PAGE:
If possible, take some time at the beginning of each fiscal year to create a promotional marketing calendar. Note all major events (like trade shows, conferences, career fairs, and company picnics) and projected program launch dates. Reviewing this long term timeline will help you avoid rush situations. You might even spot opportunities to consolidate purchases and order in bulk. For example, if you have career fairs scheduled for both spring and fall, order enough inventory for both events in February, and store the extras.

Moreover, when you have several months of lead time, you open the door for overseas production, allowing for greater customization and potentially smaller spend. More time will give you better options, and ultimately better results.

4. How much money can be spent?

Budget a specific amount for each promotional purchase. You will find that each product category- drinkware, for example- offers an overwhelming variety of products across an extremely wide price range. By determining ahead of time how much or how little you're willing to spend, you automatically narrow the field of potential choices and simplify the decision.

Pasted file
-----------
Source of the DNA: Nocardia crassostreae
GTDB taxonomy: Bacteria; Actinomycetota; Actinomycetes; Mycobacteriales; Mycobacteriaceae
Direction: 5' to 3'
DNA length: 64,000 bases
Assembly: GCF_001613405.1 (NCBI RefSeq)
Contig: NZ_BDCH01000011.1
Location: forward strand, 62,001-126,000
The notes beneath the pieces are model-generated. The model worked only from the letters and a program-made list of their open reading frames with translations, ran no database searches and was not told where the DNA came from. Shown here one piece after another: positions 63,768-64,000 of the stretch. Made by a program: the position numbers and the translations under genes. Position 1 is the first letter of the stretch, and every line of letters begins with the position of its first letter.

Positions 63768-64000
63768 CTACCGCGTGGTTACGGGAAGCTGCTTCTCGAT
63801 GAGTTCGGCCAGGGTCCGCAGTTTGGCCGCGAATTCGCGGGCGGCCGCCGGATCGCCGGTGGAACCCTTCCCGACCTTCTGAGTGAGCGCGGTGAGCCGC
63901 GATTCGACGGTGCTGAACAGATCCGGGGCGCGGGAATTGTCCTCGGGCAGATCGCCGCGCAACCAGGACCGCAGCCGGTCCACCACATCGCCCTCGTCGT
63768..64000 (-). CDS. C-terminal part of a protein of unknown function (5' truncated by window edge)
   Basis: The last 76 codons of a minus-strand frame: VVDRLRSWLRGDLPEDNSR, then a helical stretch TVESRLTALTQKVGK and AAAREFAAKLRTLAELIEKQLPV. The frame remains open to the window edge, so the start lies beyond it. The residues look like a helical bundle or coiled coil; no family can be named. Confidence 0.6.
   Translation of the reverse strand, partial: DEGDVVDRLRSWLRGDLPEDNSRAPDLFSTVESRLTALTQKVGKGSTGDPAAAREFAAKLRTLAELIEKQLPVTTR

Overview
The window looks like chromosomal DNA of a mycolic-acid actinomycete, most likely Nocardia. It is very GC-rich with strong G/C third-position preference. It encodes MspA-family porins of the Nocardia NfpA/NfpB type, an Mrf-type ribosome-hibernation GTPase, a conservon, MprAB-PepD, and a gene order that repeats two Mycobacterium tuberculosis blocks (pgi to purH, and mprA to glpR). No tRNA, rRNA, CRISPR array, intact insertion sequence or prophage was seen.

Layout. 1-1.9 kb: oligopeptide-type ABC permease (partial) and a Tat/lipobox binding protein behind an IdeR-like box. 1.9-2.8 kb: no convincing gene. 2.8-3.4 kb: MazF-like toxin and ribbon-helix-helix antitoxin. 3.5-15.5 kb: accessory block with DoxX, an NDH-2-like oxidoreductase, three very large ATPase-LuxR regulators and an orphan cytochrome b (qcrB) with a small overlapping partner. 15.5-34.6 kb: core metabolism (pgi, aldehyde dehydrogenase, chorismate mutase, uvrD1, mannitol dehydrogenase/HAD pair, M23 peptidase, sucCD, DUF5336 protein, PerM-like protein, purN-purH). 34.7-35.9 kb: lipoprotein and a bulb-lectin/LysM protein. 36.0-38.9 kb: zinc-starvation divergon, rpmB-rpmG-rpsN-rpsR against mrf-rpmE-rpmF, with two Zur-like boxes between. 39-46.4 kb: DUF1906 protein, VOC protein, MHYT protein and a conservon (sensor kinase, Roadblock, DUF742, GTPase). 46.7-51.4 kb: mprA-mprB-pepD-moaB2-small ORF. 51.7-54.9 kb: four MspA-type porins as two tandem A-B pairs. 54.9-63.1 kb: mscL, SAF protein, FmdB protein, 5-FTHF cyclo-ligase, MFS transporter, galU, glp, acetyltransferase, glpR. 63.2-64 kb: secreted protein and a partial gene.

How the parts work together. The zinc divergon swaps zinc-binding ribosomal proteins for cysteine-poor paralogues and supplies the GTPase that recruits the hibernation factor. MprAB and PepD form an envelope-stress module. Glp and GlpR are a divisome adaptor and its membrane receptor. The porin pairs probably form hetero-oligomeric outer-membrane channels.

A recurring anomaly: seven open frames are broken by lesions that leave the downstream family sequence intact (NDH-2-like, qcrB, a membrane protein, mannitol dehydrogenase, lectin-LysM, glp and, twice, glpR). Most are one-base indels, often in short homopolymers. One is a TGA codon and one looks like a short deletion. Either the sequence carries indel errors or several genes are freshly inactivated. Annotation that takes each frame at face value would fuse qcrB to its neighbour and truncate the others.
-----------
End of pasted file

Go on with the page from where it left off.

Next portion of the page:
Communicate your budget's parameters to your distributor partner, if you're using one (see #5), so that they can help you find a winning solution.

5. Where to purchase?

Here comes a personal plug. Obviously my response to this question is biased, but I strongly recommend sourcing promotional materials from a trusted distributor partner. Your company will benefit from the distributor's product knowledge, branding expertise, and their established relationships with manufacturers.

Additionally, you alleviate some risk by going through a distributor. Should something go wrong (a misprint, a missed deadline, defective product), your account representative is responsible for providing a solution.

6. What item is the right choice for my campaign?

It's smart to approach this question with a mind open to suggestions from your distributor rep. The reason being, a product often sounds great in theory, but fails in practice. Your branding might have certain properties that render it unsuitable for a particular piece. Perhaps the delicate lines of your tagline will bleed when sublimated on a lanyard, or the finer details of your logo will close on a pad-printed flashlight.

You might have your heart set on one product, but if a similar piece can be done in 1 week instead of 4 weeks, or can save you in shipping because it's produced in the same state as your event, it should be considered. A knowledgeable distributor will proactively spot production conflicts and opportunities, and he/she can guide you toward the best possible product for your campaign.